Yesterday, I wrote a long post about the uses of the words “democracy” and “republic” to describe the United States. I argued that they’ve had various and sometimes indistinguishable meanings–and both words are appropriate.
In the process, I started looking at some old newspapers, which are wonderfully accessible via Google’s news archive. This clip comes from the Aurora General Advertiser (Philadelphia), Apr. 30, 1795. I read several days’ worth of the Aurora. It is enthusiastic about the French Revolution, hostile to Britain, and suspicious of the Federalists. It is Jeffersonian, so its favored politicians are mostly Southerners. However, this brief article concerns a Massachusetts congressional election that would give heart to the “Southern brethren.” The winner is described as an “independent Democratic Republican (and of consequence a true genuine Federalist, (according to the real sense of the word).” I was amused by that conjunction of four supposedly irreconcilable concepts: independent, republican, democratic, federalist.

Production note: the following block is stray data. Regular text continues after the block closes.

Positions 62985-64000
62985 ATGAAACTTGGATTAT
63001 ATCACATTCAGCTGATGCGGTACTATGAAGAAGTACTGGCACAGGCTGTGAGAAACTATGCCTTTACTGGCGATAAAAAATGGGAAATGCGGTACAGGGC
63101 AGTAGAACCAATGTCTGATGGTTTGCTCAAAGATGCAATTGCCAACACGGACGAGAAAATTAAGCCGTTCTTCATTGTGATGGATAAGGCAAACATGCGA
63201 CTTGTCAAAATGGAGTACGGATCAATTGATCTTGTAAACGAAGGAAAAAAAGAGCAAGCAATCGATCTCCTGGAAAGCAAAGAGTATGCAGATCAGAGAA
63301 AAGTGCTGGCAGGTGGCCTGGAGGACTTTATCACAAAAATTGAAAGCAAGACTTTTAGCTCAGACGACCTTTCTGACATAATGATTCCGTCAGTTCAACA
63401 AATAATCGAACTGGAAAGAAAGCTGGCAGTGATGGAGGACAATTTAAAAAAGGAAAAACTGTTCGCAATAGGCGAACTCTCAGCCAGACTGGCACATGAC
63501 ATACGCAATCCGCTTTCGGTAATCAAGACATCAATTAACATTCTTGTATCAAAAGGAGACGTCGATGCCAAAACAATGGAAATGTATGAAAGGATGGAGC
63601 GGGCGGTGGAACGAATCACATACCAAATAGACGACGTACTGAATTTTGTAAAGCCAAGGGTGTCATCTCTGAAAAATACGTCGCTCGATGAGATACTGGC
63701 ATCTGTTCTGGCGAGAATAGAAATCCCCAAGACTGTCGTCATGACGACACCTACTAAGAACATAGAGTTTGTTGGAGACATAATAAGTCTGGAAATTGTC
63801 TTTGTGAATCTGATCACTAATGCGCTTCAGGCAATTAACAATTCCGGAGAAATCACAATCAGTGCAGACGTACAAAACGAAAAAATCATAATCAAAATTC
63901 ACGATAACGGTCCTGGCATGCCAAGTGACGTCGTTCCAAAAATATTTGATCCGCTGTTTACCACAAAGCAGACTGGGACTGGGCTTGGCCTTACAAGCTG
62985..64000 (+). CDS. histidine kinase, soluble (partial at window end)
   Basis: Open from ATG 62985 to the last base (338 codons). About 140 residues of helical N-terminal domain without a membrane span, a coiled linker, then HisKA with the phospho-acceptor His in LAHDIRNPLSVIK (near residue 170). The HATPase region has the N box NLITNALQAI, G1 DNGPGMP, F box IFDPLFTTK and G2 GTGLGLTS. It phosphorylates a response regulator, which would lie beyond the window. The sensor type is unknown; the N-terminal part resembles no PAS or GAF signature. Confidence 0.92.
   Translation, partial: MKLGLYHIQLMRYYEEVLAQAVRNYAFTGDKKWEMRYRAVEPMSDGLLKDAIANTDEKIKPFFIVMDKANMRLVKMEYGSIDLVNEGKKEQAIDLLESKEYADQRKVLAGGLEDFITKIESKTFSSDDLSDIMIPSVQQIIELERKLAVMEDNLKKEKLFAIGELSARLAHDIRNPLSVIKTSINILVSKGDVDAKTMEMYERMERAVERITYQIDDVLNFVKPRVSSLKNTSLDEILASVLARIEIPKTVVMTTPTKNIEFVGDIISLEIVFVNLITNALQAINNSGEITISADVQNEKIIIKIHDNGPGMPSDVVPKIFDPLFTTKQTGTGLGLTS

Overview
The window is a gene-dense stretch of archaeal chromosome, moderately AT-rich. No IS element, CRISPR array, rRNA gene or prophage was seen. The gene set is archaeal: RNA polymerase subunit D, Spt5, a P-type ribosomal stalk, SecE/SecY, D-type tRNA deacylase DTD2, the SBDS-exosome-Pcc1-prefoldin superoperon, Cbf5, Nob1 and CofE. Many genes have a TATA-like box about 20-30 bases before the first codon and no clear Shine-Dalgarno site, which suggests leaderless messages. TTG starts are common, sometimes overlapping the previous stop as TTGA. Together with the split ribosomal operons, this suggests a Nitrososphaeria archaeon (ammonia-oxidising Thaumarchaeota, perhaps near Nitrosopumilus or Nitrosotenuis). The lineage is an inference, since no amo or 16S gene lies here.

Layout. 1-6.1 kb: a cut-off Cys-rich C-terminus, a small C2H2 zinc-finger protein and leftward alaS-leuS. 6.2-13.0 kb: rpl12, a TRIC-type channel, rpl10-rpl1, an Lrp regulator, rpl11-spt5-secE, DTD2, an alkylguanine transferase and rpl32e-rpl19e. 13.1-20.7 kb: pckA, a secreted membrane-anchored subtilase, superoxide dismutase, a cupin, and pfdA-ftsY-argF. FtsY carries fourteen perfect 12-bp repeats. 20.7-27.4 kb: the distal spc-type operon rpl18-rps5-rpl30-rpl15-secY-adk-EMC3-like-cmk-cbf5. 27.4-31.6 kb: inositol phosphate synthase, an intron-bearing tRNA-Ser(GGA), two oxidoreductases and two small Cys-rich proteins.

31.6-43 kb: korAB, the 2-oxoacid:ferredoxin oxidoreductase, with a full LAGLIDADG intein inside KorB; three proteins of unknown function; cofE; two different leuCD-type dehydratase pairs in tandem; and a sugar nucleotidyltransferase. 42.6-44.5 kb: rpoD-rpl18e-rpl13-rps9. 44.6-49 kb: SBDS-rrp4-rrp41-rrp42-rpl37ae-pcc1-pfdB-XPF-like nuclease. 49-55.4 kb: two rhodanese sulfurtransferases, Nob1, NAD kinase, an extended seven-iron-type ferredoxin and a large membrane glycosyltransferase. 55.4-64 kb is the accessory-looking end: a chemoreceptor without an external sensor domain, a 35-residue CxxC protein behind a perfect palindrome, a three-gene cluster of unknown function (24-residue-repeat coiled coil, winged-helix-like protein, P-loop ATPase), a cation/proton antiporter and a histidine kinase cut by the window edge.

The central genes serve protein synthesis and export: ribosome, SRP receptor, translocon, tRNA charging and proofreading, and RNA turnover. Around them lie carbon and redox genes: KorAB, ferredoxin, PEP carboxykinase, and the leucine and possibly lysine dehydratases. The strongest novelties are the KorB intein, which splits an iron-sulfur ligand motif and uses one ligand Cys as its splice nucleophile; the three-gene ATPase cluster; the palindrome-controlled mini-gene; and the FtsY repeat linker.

For the record, Joseph Bradley Varnum was later Speaker of the House and a US Senator, and an abolitionist. His defeated opponent, Samuel Dexter, was a Federalist, later turned Republican, and a temperance advocate.